Beer et al. (1990) feels that just simply helping employees develop a new vision is insufficient to make change successful. Employees need to understand the positive impact of new structure and approach to be committed to that vision. Therefore, it is vital to share and communicate the vision to employees in overcoming resistance to change and developing required competencies to make new organization work. Change process can be successful only when there are clear, concise and realistic change-plan and implementation-plan in place; otherwise process runs at risk of adding further resistance to change (Mathiassen et al., 2005). In order to communicate the vision to all employees, a conference with presentation and discussion was held. Senior management team from HQ along with all the employees, were in attendance. The change-plan with new structure and methodology, and implementation-plan with goals, objective, risks and mitigation plans, training plans, and milestone and measurement plans were also presented. Presence of senior management in the conference boosted the morale and confidence of unit’s management team. Subsequently, internal meetings took place and goals, strategy and vision were circulated.
Once new roles and responsibilities are defined, people need to foster the skills to make the new arrangement work. In fact, changes in the relationships due to these new roles, responsibilities will push people towards learning, and foster new attitudes and skills. Changed coordination pattern also increases sharing of information, employee collaboration and participation; this, in turn, reduces resistance level which arises as a result of incorrect information and rumours (Kotter & Schlesinger, 1979). Team took the help of human resource team, not only to make sure employees were clear about the changes, and their roles and responsibilities but also to understand the required skills and trainings for the employees. Required trainings were imparted to employees to develop their skills.
Beer et al. (1990) advocate replacing those managers who despite all the support and guidance do not want to or cannot change in order to function in new setup. Having said that such decisions can sometimes backfire as not only there is a threat of losing valuable skills and knowledge but also it can make other employees demoralized, that can hamper the change progress. Introduction of new model and development approach caused restructuring resulting into redundancy of staff in small number. Uncertainty created by the situation also made few employees depart during the transition process. Few managers and employees were replaced and few were given promotion. Few key employees including managers, who were very much accustomed to past bureaucratic culture could not find the new working model and culture suitable for them and subsequently, left the organization.
4. Spread revitalization to all departments without pushing it from the top.
With a new structure is in place for the unit, departments and functions do have to rethink about their authorities and roles in the organization. Effective interaction between them and new organization structure enables members of team to become effective by letting employees participate actively in team decisions (Beer et al., 1990). At Alpha, where managers of production department looked the most spirited and passionate about the changes, managers of engineering department were more hesitating. They had always been a dominant force at Alpha and these changes were perceived as threat to their authority. In the past, they always shown less concern whether production department could manufacture products based on their design specification. However, with new organization structure and method in place, engineering department had to collaborate with product department in product development activities. This actually forced them to re-visit their approaches to manage and organize their own department, and rethink over their roles.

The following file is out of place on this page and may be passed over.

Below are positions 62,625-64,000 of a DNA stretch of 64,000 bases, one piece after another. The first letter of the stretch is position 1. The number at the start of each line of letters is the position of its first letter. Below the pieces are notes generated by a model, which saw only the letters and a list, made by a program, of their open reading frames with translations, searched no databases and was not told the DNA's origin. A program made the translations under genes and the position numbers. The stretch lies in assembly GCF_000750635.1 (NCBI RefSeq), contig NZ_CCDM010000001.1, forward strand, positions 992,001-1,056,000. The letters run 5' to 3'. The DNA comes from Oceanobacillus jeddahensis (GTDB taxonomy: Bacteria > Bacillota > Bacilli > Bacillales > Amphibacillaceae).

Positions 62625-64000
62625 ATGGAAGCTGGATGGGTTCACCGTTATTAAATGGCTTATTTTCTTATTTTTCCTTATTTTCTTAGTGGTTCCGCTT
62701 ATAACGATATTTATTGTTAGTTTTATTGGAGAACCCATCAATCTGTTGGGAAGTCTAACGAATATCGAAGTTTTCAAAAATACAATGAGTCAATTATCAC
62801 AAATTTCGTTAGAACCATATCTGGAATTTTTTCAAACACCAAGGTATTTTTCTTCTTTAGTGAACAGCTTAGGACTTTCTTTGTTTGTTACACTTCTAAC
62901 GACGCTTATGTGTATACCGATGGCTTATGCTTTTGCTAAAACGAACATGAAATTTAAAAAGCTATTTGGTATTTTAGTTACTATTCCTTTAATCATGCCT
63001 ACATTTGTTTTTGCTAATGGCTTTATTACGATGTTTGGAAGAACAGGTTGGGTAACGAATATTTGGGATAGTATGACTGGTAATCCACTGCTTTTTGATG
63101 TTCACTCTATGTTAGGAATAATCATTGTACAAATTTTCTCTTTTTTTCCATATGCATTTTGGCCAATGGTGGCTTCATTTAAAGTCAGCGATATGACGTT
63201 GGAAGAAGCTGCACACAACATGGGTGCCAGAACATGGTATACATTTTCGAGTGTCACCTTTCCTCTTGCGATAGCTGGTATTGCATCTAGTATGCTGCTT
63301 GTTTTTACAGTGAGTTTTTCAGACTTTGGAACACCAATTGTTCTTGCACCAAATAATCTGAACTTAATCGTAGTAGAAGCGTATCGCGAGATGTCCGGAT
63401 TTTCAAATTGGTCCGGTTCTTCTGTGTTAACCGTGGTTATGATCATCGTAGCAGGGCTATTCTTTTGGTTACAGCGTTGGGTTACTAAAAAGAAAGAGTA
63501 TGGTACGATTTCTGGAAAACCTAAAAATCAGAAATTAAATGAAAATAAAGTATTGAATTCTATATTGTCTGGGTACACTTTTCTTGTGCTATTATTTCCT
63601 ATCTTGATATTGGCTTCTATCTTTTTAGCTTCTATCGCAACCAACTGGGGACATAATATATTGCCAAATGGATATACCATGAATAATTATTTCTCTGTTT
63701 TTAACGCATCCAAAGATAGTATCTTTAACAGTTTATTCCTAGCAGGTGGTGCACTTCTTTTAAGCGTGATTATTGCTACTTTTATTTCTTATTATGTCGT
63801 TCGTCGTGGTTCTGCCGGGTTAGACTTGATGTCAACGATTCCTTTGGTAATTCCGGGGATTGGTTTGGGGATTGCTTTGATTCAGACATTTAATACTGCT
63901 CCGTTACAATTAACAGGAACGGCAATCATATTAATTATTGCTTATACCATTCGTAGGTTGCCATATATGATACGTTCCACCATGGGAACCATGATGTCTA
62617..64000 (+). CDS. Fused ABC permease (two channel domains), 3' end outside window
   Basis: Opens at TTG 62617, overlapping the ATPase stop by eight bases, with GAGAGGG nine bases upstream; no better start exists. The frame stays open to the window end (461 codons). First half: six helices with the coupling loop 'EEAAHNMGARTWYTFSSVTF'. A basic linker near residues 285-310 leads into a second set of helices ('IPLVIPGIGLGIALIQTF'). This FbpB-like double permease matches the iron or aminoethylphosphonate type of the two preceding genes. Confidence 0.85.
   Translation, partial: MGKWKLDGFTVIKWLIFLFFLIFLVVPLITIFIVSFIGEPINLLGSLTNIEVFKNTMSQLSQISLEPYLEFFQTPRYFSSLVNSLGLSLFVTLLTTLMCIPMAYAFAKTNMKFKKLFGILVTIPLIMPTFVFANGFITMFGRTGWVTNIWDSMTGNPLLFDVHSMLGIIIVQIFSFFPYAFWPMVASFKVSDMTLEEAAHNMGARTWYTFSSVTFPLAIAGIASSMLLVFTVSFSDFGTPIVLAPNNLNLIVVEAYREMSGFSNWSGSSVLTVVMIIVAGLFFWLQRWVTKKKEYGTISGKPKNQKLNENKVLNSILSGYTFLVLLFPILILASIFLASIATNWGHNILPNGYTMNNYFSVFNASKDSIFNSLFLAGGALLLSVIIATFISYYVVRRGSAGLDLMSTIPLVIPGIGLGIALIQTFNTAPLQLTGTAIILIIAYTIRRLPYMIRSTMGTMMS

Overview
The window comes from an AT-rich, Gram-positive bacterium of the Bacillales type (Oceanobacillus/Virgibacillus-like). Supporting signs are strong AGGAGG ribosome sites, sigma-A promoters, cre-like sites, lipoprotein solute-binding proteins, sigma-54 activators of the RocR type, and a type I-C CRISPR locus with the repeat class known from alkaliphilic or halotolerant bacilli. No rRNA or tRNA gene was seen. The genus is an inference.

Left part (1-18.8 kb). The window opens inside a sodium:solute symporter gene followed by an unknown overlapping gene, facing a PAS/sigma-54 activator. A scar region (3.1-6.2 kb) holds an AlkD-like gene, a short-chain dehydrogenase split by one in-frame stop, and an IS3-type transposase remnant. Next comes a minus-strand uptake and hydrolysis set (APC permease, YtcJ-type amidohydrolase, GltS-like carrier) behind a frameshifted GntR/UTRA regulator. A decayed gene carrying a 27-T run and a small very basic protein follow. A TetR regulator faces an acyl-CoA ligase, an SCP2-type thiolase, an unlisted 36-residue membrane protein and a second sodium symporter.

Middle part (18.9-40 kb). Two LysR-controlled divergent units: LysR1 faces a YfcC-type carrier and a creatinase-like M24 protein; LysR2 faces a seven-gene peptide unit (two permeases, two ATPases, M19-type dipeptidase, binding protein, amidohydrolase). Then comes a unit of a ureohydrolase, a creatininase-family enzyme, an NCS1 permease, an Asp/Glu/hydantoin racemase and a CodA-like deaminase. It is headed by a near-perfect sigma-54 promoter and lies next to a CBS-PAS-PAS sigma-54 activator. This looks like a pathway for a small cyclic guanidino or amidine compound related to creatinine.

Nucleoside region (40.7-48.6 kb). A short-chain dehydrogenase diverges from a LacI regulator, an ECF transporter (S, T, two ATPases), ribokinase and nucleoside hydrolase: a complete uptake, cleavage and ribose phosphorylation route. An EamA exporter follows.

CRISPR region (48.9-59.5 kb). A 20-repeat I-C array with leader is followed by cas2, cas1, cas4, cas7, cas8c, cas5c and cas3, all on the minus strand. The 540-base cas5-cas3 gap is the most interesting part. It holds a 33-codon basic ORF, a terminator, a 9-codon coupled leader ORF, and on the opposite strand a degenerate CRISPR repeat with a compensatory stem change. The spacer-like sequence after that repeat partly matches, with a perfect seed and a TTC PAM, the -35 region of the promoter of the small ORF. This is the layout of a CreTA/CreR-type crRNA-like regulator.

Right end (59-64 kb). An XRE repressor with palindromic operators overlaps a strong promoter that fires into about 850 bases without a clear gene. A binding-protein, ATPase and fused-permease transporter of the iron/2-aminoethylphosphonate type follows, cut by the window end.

Often when speedy change is required, leaders tend to force the issue throughout the organization; this generally short-circuits change-process. The best way is to let each functions and departments find their own way to the new organization (Beer et al., 1990). In case of Alpha, departments were encouraged to apply general concept of teamwork and coordination to their own situation. For nearly a year, engineering department had to suffer agony in implementing theses concept and accepting the new structure. Decision of their move to new structure was natural; since it was their own choice, team members showed commitment to learn the required attitude and skills.
5. Institutionalize revitalization through formal policies, systems, and structures.
In any change process, sequence of activities should be carefully considered as activities suited at one particular time tend to backfire, if initiated little too soon. This is especially applicable to activities related to changes in systems and structure. Leaders should institutionalize changes only when right employees are in place and new arrangements are up and running. Beer et al. (1990) argues that none of formal structure and systems is perfect but employee commit to them, as they work in structure and learn about required interdependencies. If the implemented change becomes part of the culture of organization then it is considered successful (Senior & Fleming, 2006). The unit’s revitalization was successful as it enabled employees to change their views about their roles and responsibilities. They actually became convinced that change would bring a difference. This eventually resulted into a striking improvements in value added per employee, gross inventory per employee, scrap reduction, quality, and profits. To their credit, business unit was able to achieve all these without further control system, compensation or restructuring. However, eventually when opportunity came, there were few change were made in the formal organization. For example, vice president of operation was asked to leave organization and that position was eliminated altogether.